Willie Nelson Was Gravely Ill with Covid, House Turned into Hospital

It’s rarely not cringe worthy these days when reporters from The New York Times or other elite media outlets decide to veer into the country music space, sourcing their information from a cloistered echo-chamber of fellow elites on Twitter while talking down to the great unwashed country fans out there in flyover country. But Jody Rosen of The New York Times Magazine has been one of the few that takes the time to really understand the subject matter he’s writing about no matter if it’s country music or otherwise, partly because the magazine side of The New York Times is a publication that allows journalists the opportunity to focus on a subject until its complete.

Along with being responsible for coining the term “Bro-Country” in 2013, Jody Rosen recently published a feature on Willie Nelson called “Willie Nelson’s Long Encore.” Some or maybe most of you won’t be able to get past the paywall, but the upshot is something we’ve been discussing here at Saving Country Music for years now: the appeal of Willie Nelson’s late career output is not just based on sentimentality and nostalgia. Willie remains a creative powerhouse in country music—including his 2022 album A Beautiful Time—while continuing to be a cultural icon as relevant in popular culture as ever.

But there is also a bit of news that it feels pertinent to share from the article that should make us all take pause and appreciate how we still get to reside in this mortal coil with Willie Nelson as we speak. According to his wife Annie, Willie Nelson contracted COVID-19 the week after his 89th birthday in early May, and nearly died from the disease.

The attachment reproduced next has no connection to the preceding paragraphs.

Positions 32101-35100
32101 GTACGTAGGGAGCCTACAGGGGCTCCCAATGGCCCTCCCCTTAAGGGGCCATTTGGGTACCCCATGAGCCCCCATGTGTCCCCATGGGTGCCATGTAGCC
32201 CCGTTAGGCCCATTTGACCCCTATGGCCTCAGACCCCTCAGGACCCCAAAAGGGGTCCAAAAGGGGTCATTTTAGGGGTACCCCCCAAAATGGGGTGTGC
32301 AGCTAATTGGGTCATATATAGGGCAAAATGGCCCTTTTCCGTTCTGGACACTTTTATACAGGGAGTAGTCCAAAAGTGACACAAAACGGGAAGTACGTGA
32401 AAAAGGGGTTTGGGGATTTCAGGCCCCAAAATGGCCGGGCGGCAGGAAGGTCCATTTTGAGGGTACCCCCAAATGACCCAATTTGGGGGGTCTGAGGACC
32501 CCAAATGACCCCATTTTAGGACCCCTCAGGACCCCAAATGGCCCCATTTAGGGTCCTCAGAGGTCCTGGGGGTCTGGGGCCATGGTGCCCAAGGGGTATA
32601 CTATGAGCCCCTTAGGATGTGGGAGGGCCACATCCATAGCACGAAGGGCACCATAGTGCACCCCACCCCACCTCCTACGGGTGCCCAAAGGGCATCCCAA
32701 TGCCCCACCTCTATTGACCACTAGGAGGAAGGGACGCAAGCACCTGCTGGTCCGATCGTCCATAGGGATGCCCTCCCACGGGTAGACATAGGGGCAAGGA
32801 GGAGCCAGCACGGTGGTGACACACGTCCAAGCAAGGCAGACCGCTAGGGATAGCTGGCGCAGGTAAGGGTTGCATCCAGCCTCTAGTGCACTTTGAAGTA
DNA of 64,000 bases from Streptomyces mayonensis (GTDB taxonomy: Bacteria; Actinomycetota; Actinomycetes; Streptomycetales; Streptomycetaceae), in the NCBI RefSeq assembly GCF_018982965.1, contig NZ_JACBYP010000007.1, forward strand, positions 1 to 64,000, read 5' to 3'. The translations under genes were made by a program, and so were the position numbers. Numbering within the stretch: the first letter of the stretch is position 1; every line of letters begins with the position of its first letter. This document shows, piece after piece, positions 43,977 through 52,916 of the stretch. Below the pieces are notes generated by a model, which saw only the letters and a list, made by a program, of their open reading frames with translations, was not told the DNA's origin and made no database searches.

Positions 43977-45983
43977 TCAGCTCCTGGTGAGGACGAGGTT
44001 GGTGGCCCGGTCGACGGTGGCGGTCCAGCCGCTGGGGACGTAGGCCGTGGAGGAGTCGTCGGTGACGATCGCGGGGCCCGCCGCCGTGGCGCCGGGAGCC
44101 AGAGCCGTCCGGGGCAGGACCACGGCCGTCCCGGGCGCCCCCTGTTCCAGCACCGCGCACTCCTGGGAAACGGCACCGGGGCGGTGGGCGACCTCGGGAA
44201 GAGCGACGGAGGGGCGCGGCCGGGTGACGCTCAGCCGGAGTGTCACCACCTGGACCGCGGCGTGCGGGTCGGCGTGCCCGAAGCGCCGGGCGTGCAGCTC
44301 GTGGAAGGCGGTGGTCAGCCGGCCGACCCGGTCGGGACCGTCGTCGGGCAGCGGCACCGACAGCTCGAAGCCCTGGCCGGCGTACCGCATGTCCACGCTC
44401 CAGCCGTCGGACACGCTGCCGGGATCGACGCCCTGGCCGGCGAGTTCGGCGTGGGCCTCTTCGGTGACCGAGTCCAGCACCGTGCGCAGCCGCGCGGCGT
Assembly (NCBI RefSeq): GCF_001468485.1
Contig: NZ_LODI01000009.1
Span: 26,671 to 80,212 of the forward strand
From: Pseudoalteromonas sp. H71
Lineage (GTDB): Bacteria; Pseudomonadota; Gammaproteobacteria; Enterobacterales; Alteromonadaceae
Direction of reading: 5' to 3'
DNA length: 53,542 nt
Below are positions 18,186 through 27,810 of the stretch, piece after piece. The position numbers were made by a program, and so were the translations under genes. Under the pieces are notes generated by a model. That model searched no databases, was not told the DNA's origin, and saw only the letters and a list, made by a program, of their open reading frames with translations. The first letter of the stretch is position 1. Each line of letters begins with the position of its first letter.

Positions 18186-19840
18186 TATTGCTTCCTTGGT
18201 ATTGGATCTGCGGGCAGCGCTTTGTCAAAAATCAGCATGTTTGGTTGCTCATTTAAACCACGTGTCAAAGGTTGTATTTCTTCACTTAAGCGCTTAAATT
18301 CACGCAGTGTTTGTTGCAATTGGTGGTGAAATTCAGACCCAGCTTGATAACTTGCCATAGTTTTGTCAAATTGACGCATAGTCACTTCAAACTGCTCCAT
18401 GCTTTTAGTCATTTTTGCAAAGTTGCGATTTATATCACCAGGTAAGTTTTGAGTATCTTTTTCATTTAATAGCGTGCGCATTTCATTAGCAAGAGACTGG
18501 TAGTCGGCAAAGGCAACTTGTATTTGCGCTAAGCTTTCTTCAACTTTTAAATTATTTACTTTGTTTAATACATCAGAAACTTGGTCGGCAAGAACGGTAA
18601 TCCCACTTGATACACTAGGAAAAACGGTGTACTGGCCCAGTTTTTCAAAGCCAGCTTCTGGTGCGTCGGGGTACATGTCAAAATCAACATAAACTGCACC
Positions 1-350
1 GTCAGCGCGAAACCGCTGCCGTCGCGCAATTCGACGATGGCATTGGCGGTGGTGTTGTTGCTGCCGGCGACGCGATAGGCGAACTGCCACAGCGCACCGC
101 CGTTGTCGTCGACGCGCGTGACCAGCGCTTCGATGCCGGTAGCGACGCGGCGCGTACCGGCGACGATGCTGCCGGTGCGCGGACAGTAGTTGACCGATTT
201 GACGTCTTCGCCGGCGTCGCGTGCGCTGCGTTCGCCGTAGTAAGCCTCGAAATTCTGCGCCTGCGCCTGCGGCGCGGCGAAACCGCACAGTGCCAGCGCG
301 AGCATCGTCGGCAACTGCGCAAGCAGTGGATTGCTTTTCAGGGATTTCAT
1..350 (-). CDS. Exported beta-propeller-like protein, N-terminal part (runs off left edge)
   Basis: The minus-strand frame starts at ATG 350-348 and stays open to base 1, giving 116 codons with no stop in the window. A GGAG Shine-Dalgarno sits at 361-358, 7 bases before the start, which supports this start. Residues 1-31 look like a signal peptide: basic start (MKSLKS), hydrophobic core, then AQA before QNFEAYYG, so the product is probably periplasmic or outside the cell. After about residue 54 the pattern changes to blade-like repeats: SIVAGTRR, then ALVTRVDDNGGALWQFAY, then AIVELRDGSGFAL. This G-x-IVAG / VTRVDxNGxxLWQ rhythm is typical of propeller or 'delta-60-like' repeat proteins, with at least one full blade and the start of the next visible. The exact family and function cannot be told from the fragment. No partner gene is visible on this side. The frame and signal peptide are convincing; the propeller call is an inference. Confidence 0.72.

On May 7th, the Willie Nelson camp announced they were cancelling his headlining set at the annual New Orleans Jazz Fest on Sunday May 8th along with other shows “due to a positive Covid case in the Willie Nelson Family band,” leaving just who had tested positive ambiguous. The fact that anyone who could have been near Willie had tested positive was concerning, let alone Willie himself. Sure, with treatments and the latest strains of COVID, it has become significantly less deadly. But with a long history of respiratory problems, any respiratory illness could be fatal for the 89-year-old.

Willie Nelson had been sleeping on his tour bus when he woke up in the middle of the night struggling to breathe. After he tested positive, they threw the kitchen sink at the disease, including utilizing a nebulizer they already had on the bus for his breathing problems, as well as monoclonal antibodies and steroids. After returning home to his ranch in Spicewood just outside of Austin, they brought a mobile medical unit to his home.

“We turned the house into a hospital,” says Annie Nelson. “There were a couple of times when I wasn’t sure he was going to make it.” But luckily, Willie pulled through, and two weeks later was playing back-to-back shows at the Whitewater Ampitheater in New Braunfels, TX on May 27th and 28th.

“I had a pretty rough time with it,” Willie Nelson says. “COVID ain’t nothing to laugh at, that’s for sure.”

Perhaps an 89-year-old surviving COVID tells us just how far we’ve come with the disease. But as Jody Rosen attempted to underscore, we shouldn’t take for granted a single minute we get to share on this earth in the presence of Willie Nelson.

Willie is currently on hiatus for the rest of August, resuming his Outlaw Fest tour on September 9th in Georgia.

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